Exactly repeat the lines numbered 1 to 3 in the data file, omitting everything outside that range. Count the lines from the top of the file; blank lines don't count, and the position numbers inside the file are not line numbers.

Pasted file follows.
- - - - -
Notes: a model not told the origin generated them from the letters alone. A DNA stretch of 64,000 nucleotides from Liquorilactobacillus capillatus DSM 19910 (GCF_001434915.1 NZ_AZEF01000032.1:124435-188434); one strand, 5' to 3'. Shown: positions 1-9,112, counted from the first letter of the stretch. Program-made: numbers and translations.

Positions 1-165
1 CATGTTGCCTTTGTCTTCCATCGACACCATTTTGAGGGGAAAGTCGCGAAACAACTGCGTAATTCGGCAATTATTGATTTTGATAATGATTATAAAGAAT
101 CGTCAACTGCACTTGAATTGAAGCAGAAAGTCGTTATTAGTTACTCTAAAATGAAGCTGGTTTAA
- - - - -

Notes: a model not told the origin generated them from the letters alone. A DNA stretch of 64,000 nucleotides from Liquorilactobacillus capillatus DSM 19910 (GCF_001434915.1 NZ_AZEF01000032.1:124435-188434); one strand, 5' to 3'. Shown: positions 1-9,112, counted from the first letter of the stretch. Program-made: numbers and translations.

Positions 1-165
1 CATGTTGCCTTTGTCTTCCATCGACACCATTTTGAGGGGAAAGTCGCGAAACAACTGCGTAATTCGGCAATTATTGATTTTGATAATGATTATAAAGAAT